This is an internal essay from 2016 used to pivot my adtech startup Instinctive from a native ad network to a sell-side platform. Posted here for historical transparency. In hindsight, I missed the rise of header bidding that year with prebid.js and the major industry shift it caused which further changed the role of networks and SSPs.
Instinctive was founded in 2014 with a focus on creating a better advertising experience for advertisers, publishers and consumers. By the start of 2015 it was clear that even though the product was years ahead of the market, the larger industry was undergoing a sea change and the business needed to evolve. A pure advertising technology company has little value today and cannot survive in the increasingly sophisticated and globally competitive world of digital marketing over the next decade.
Marketing and Advertising
There's a clear bifurcation in the digital advertising market between so-called “martech” and “adtech” solutions but the definitions are unclear and incorrectly tied to billing models. The real definition is much simpler and comes down to a straightforward comparison of marketing vs advertising.
Modern marketing describes the communication and exchange of information and value between a company and consumers, classically outlined by the “4P's” (product, price, place, promotion). There are newer customer-centric variances today, but the fundamentals remain the same: create or improve a product, define the price and positioning, tell the market about it, produce sales and feedback, and then repeat the cycle.
Under this model, advertising is just a subset of marketing. It's the “promotion” phase of reaching consumers with a message (regardless of the nuances of format, direction or signaling), and this distinction naturally appears in the evolution of adtech's primary focus on distribution while martech handles many of the backend processes involved before and after campaign execution. In essence, all adtech is martech, but not all martech is adtech as it covers a much wider range of concepts.
Due to the relatively complicated nature of accurate and scalable distribution online, adtech has received most of the innovation, investment, and growth over the last few years, but this landscape is quickly changing and will be drastically different over the next decade.
Dissolution of AdTech
Layers of adtech by the flow of money:
Client --> Agencies --> Trading Desk / DSP --> Exchange/Network --> SSP --> Publisher
Adtech is now a commodity as a direct result of all this growth. Ad serving is effectively free, programmatic access has broken down network models, format standardization has deprecated specialist vendors, and business model pressures with inventory oversupply have driven down margins and unit costs.
Although client budgets are increasing, much of the spend is captured by first-party social platforms that offer much better targeting, reach and ad experiences. Many companies are now increasingly unprofitable until they hit scale, if ever, while being fueled by VC money which is quickly drying up from lack of returns and increased competition without differentiation.
The Fall of Networks
Ad networks are predicated on having some unique advantage (like a content niche or audience data), leveraged with scale, to provide valuable inventory for buyers, control pricing for publishers, and enjoy high margins. Five years ago this was a lucrative model but it's no longer viable today..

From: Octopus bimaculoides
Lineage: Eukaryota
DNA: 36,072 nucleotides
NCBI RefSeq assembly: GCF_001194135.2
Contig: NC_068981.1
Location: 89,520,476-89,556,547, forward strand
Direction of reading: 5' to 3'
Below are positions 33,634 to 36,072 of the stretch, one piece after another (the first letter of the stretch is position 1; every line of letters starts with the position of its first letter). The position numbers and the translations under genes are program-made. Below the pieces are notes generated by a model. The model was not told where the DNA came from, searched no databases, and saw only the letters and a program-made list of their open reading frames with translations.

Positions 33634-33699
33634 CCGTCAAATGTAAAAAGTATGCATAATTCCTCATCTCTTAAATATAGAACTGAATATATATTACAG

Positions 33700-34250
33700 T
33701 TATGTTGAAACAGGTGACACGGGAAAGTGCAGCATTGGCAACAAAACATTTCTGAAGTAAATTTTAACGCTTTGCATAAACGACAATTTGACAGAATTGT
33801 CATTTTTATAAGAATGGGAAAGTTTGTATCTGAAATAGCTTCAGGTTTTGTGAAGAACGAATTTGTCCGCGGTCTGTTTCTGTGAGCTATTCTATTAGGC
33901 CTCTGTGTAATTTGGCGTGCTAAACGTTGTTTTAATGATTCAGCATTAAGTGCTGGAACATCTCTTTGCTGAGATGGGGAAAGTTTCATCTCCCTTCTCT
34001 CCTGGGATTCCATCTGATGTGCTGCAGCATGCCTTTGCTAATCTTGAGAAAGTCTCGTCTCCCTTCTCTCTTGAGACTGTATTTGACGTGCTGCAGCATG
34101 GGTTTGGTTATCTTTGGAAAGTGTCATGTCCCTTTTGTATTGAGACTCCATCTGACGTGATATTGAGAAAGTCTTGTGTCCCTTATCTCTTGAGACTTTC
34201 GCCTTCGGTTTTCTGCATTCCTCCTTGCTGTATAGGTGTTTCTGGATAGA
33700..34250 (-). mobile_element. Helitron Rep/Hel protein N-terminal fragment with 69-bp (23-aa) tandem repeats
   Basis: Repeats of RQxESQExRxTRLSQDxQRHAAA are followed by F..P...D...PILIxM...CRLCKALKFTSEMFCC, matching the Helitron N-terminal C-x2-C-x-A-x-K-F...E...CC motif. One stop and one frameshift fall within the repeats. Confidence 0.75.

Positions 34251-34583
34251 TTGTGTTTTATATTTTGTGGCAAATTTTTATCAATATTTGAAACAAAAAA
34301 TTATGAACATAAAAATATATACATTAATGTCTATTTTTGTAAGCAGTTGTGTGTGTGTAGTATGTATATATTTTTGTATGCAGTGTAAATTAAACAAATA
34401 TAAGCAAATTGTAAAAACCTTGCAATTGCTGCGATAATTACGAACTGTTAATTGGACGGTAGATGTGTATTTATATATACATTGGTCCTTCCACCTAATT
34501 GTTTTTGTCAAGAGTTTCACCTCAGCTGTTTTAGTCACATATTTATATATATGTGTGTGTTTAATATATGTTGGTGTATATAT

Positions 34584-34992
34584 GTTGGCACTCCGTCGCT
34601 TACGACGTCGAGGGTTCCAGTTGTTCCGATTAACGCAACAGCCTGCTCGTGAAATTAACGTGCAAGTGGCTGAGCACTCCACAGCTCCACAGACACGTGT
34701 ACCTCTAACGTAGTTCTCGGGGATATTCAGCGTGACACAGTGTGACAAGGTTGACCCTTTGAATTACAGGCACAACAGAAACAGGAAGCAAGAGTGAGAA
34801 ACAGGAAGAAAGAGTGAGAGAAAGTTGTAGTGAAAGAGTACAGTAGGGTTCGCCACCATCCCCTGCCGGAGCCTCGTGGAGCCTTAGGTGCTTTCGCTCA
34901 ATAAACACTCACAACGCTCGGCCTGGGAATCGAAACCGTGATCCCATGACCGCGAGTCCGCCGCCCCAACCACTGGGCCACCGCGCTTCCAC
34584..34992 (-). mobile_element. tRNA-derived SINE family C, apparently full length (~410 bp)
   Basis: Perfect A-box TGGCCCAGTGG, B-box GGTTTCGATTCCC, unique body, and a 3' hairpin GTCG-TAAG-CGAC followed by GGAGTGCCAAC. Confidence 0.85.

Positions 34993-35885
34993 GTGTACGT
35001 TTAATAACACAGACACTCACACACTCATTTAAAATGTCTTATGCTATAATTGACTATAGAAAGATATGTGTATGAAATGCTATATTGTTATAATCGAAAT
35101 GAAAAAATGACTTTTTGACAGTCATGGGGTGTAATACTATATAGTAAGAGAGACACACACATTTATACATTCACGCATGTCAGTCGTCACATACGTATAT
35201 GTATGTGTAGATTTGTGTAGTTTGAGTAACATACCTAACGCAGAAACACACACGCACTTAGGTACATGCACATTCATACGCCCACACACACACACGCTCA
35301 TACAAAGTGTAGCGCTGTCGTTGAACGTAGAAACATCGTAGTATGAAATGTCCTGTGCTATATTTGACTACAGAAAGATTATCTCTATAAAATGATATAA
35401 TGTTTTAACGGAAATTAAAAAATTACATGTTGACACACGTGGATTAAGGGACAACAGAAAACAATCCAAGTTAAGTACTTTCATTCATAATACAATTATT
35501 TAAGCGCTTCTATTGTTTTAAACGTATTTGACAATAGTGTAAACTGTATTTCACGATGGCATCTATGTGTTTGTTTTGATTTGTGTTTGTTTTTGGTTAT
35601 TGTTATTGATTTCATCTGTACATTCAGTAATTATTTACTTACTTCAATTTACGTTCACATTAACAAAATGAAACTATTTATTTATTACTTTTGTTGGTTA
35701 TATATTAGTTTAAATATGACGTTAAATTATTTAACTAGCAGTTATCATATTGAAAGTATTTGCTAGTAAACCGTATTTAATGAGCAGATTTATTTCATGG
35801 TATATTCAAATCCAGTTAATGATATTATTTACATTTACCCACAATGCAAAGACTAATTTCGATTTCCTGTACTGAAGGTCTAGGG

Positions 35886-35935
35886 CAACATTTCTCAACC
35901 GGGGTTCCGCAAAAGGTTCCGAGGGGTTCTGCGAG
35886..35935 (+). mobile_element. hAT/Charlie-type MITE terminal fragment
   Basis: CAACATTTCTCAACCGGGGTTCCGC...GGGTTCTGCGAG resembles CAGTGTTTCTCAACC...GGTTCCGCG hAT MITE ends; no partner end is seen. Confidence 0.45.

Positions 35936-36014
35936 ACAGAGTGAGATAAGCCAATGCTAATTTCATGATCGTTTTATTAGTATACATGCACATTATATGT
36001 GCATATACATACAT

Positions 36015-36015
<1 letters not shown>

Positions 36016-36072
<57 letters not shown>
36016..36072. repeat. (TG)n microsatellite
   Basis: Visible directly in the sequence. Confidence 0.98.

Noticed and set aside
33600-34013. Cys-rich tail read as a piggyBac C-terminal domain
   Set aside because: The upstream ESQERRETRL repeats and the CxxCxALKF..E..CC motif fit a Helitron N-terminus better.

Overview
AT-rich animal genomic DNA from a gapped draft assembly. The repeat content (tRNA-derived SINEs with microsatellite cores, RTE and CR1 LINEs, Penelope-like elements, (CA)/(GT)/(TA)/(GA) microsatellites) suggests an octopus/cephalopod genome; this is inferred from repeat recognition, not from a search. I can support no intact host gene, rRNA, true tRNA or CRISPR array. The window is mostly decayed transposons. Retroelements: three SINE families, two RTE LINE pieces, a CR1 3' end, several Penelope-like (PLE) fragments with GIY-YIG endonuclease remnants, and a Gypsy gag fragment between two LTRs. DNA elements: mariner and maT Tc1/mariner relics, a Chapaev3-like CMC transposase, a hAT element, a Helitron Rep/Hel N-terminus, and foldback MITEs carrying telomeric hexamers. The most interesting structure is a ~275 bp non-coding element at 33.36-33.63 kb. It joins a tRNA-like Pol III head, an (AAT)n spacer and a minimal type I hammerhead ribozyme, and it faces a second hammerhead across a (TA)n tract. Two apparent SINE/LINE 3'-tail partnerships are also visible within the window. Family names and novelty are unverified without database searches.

The rise of programmatic bidding has allowed for precise audience targeting across the web while simultaneously making it easy to put together the perfect niche of sites for every campaign, all without relying on (or paying) a middleman network.
Attention itself, the bedrock of advertising, is now being transferred to social media and digital messaging platforms that live inside walled gardens with their own vertical ad offerings and marketplaces, leaving even less opportunity for traditional networks.
The last remaining unique offering for ad networks is real estate. Owning the exclusive rights to media not available anywhere else is still an opportunity (and also the primary strength of walled garden platforms).
This shift is clear in the transition of many ad networks into supply-side platforms. Vendors are turning into “software” platforms for publishers and preparing for SaaS pricing models (with some completely giving up media costs) while building out programmatic access. Given the chase after scale and volume, for many networks this is the only viable path.
SSPs provide value by combining several demand sources into optimized revenue output for publishers, which allows them to downsize or eliminate sales operations and reduce income variability. There's also inherent safety and market value in being the final arbiter of access, with incumbent installations and procurement relationships at major media companies.
But this is a dead-end. RTB standardization means anyone can run an auction and the only real specialty is in the formats available. All of the major exchanges are rapidly building better sell-side systems that are more powerful, efficient, cheaper, and can consolidate multiple formats (which just need to be “good enough”). Google's DFP, the gold standard, is also progressing quickly and already contains a unified auction model with default demand through AdX, all of which leaves little reason for any 3rd-party vertical SSP to exist.
Another major problem is that even though revenue flows through an SSP to a publisher, the SSP must treat publishers as their primary clients and the most important relationship to manage. With media owners under constantly growing pressure to grow revenue, they are the worst party to ask for fees (if ad serving fees aren't already negotiated away) and tend to have little loyalty beyond looking for the biggest paycheck. This is a fundamental problem that will stall growth in the short term until the reason for existence for independent SSPs slowly evaporates.
Some ad networks have carved out a niche by selling their network combined with tools and integrations to media buyers. This is capturing an opportunity between the standardized DSPs and custom bidders that don't have this extra functionality.